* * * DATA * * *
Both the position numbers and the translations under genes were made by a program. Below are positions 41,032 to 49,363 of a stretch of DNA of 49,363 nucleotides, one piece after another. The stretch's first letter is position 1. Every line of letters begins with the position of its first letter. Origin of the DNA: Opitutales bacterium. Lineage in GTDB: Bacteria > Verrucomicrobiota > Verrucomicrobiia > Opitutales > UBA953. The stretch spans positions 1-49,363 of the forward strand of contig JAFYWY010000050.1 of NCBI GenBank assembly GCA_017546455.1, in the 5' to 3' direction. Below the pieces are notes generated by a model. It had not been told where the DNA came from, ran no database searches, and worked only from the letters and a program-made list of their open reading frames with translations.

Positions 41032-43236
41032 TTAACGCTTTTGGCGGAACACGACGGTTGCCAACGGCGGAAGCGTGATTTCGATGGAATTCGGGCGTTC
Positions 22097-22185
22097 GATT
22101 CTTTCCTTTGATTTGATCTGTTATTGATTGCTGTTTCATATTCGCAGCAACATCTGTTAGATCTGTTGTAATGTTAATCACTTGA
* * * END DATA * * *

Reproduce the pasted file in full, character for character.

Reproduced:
Both the position numbers and the translations under genes were made by a program. Below are positions 41,032 to 49,363 of a stretch of DNA of 49,363 nucleotides, one piece after another. The stretch's first letter is position 1. Every line of letters begins with the position of its first letter. Origin of the DNA: Opitutales bacterium. Lineage in GTDB: Bacteria > Verrucomicrobiota > Verrucomicrobiia > Opitutales > UBA953. The stretch spans positions 1-49,363 of the forward strand of contig JAFYWY010000050.1 of NCBI GenBank assembly GCA_017546455.1, in the 5' to 3' direction. Below the pieces are notes generated by a model. It had not been told where the DNA came from, ran no database searches, and worked only from the letters and a program-made list of their open reading frames with translations.

Positions 41032-43236
41032 TTAACGCTTTTGGCGGAACACGACGGTTGCCAACGGCGGAAGCGTGATTTCGATGGAATTCGGGCGTTC
Positions 22097-22185
22097 GATT
22101 CTTTCCTTTGATTTGATCTGTTATTGATTGCTGTTTCATATTCGCAGCAACATCTGTTAGATCTGTTGTAATGTTAATCACTTGA